Alice has always been a highly active kid. And tinier than normal. When she was less than two-years-old she could run and climb with almost as much dexterity as her five-year-old sister. She had a lot of energy that has always needed channeling, so we have always spent a lot of time at Boise's city parks. At 22-months-old, I felt comfortable letting her climb some of the smaller play structures at the park alone, careening down slides and climbing ladders. I was close by, of course, watching like a hawk. One day an angry mother came marching over to me. Your baby is on the top of that play structure. That is very dangerous. You need to watch her better. She glared at me as she climbed up tiny steps to be less than a foot away from her toddler. She's just fine, I snapped back. She can climb these things. But my eyes stung. I was watching her - grow stronger and braver and up and away from me.
I guess I'm not a "helicopter parent."
I always put my babies to sleep right next to my bed from birth. I'm too paranoid that I'll roll over on them and suffocate them in the night to co-sleep, but I'm too scared to put them in their own room. We lived in a tiny 1920s brownstone walk up apartment downtown Minneapolis when Lucy was born, so there was no other room for her to have to herself anyhow. She slept in a little woven Moses basket on the floor next to our bed, or in her carseat because it felt best for her acid reflux. (This was in the days before we knew this was dangerous.) Alice slept in a travel pack-n-playyard in our bedroom here in Boise for the first year of her life and Arlo is doing the same. Because I can't sleep if I can't hear their tiny breaths right next to me. I keep the fan running in the bedroom and check to see if Arlo is sweating, because both are precautions against SIDS. I'm not ready to let him sleep twenty feet away from me instead of one.
I guess I'm a "neurotic parent."
I've been writing about parenting and my kids for magazines and newspapers and blogs for the last seven years, so back in 2008 when Lenore Skenazy let her then nine-year-old son ride the NYC subway alone I was following the story. She wrote about it, and it made national news. In fact, it inspired a movement called "free-range parenting" and she launched a more successful career, a book and a blog about it. The basic idea is how to raise safe, self-reliant kids without going nuts with worry. Hmmm, I thought at the time, back when I had a four-year-old and a newborn. She seems smart and logical and wants to teach her son how to safely navigate life in New York. Seems fine to me.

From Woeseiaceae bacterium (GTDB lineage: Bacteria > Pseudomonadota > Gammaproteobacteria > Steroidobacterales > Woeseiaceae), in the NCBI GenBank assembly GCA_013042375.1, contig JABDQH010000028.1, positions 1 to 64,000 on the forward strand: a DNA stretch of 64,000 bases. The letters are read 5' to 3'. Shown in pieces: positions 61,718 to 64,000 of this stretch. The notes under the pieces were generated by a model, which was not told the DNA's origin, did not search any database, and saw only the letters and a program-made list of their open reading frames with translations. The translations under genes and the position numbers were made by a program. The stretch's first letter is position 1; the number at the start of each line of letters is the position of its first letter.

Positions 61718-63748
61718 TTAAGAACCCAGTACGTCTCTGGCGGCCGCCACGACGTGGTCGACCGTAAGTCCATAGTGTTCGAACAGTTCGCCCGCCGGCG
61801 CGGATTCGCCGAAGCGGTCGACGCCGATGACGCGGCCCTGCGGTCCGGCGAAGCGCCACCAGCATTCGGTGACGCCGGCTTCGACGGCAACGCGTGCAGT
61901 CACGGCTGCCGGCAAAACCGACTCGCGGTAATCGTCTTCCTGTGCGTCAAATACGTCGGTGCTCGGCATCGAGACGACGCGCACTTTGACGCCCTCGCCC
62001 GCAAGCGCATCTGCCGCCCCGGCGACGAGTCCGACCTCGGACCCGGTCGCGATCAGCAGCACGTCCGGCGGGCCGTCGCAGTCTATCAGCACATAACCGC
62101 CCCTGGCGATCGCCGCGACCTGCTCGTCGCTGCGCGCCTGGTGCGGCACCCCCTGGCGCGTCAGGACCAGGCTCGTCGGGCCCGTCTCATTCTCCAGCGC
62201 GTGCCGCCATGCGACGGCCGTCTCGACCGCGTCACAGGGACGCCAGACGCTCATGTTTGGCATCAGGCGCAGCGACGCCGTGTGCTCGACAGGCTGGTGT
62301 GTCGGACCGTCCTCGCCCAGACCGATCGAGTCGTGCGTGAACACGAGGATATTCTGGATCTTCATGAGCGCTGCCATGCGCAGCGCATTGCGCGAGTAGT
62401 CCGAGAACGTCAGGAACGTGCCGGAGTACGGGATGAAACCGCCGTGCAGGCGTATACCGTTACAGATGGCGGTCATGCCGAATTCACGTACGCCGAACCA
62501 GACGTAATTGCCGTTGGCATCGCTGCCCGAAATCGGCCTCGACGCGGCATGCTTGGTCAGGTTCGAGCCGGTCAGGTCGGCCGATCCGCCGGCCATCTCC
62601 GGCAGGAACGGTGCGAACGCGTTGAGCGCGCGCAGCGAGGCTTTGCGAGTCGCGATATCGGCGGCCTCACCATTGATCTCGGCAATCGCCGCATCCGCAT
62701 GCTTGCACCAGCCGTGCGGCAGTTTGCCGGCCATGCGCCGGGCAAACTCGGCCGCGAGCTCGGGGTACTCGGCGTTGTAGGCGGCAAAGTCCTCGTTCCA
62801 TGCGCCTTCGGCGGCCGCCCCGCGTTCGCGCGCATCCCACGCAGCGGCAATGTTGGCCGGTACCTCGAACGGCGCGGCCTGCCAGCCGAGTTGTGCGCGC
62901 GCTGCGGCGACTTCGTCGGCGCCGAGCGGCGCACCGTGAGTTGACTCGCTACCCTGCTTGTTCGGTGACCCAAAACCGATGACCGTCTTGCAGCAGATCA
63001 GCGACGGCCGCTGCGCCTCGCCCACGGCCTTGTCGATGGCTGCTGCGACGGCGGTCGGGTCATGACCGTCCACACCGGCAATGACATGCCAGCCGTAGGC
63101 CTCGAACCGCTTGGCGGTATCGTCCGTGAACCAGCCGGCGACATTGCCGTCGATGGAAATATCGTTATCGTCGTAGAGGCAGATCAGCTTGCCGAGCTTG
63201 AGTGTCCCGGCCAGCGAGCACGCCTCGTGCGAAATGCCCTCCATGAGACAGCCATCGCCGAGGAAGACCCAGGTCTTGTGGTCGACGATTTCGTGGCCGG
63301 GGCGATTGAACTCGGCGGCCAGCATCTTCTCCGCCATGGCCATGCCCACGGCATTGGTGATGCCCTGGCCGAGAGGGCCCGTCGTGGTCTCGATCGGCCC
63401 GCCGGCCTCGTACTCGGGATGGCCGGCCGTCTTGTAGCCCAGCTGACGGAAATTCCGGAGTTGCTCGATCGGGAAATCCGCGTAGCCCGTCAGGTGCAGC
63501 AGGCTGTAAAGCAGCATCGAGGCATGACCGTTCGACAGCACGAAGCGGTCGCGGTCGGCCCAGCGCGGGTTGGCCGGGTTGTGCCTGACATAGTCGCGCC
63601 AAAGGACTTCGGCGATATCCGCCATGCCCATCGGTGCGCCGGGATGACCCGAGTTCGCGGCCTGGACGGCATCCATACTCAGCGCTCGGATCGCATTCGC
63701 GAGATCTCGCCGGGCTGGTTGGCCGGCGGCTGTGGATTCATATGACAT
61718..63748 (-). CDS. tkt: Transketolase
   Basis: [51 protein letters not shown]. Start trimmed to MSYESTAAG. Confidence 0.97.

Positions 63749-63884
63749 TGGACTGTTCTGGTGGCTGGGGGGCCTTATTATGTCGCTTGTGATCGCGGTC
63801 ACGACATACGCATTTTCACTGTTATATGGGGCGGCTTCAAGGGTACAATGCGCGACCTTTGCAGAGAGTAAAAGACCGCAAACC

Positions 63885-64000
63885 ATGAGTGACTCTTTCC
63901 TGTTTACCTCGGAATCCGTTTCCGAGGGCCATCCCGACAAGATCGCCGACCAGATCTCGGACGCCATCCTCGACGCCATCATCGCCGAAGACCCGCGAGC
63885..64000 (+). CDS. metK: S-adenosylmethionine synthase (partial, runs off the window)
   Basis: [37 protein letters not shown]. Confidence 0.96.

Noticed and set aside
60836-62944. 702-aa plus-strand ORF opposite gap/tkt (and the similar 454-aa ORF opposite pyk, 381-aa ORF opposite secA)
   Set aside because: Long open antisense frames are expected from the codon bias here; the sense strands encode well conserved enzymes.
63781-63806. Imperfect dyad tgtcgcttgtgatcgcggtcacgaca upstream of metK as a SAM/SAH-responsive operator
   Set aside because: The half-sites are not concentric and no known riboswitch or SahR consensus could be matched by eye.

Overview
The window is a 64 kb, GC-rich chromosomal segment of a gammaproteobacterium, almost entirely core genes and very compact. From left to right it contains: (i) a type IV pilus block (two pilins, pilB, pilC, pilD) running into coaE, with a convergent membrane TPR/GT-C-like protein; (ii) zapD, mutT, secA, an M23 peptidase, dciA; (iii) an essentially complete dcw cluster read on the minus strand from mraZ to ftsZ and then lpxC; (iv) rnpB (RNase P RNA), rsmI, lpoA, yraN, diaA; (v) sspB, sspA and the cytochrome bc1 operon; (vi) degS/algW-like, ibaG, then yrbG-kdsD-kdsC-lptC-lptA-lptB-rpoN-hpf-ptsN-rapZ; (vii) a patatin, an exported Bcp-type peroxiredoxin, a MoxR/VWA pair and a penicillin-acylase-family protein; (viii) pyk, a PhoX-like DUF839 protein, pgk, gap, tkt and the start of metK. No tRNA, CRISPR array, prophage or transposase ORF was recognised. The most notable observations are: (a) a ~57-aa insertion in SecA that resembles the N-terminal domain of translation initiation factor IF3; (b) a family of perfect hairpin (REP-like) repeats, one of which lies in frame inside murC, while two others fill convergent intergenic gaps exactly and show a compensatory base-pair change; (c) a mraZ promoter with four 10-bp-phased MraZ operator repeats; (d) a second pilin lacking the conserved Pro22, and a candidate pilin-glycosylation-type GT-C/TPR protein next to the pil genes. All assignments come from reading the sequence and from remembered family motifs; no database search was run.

Last year when those poor parents in Maryland were accused of child neglect for letting their six and ten-year-olds walk home by themselves from a park near their house, I was worried. Shit, Eric and I said to each other, we do that all the time. Lucy is a very responsible fifth grader, and we all spend a lot of time at our neighborhood elementary school, just four blocks from our house in Boise, Idaho. Alice is in first grade, but proved to me during the first month of the school year that she would listen to her sister and look all ways before crossing streets, never leave the sidewalk, and be aware of anyone asking her to come into their house or car. I met them half way for the first week or two, watching from a comfortable distance. Since the first of October, though, it's become old hat. They walk not only home from school, but to their friends' houses in the neighborhood, some a few blocks more than four. Would other parents in my neighborhood call the police on my children? I'd like to hope not. That wasn't the case for those parents in Maryland, though.
I guess I'm a bit of a "free-range parent."
We can’t rely on our neighbors to help look out for our kids, and that’s why our neighborhoods don’t feel safe enough. When you let a 10- and 6-year-old walk home on their own, it feels scary because they’re fully responsible for their own safety. What’s missing is the sense that we’re all responsible for everyone’s children, says a story in the Washington Post.
But how do we change this environment that makes us so detached now? How do we rebuild our village?
We can invite a next-door neighbor over for dinner.
We can make a point of attending neighborhood events, such as farmers markets or park dedications or festivals.